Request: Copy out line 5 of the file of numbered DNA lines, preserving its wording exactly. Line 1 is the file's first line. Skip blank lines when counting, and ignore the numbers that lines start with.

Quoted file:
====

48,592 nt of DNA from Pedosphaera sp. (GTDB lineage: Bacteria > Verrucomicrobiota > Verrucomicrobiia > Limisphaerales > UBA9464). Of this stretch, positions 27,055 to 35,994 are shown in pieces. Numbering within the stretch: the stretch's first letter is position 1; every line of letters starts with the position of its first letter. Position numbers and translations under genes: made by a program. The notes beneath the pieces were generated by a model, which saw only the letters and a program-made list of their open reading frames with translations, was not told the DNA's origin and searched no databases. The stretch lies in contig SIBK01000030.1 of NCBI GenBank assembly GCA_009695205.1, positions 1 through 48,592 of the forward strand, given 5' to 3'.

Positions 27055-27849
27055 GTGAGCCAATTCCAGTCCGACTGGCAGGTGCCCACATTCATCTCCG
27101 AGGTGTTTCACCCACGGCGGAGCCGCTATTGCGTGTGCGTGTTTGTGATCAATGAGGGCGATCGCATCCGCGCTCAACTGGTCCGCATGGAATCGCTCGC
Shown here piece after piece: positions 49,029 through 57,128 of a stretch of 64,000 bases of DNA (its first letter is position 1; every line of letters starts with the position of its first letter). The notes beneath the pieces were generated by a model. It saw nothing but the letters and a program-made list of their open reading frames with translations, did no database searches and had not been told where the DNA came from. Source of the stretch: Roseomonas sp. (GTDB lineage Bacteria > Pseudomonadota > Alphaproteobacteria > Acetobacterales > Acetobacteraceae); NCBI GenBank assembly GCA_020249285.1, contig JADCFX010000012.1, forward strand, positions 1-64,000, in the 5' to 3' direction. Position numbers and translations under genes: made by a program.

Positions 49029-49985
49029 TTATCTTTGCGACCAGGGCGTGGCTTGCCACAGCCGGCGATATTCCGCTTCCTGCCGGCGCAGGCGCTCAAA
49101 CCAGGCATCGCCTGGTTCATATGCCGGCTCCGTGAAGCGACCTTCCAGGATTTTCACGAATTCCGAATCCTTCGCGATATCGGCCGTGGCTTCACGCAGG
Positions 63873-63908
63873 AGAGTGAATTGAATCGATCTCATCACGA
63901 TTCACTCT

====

Shown here piece after piece: positions 49,029 through 57,128 of a stretch of 64,000 bases of DNA (its first letter is position 1; every line of letters starts with the position of its first letter). The notes beneath the pieces were generated by a model. It saw nothing but the letters and a program-made list of their open reading frames with translations, did no database searches and had not been told where the DNA came from. Source of the stretch: Roseomonas sp. (GTDB lineage Bacteria > Pseudomonadota > Alphaproteobacteria > Acetobacterales > Acetobacteraceae); NCBI GenBank assembly GCA_020249285.1, contig JADCFX010000012.1, forward strand, positions 1-64,000, in the 5' to 3' direction. Position numbers and translations under genes: made by a program.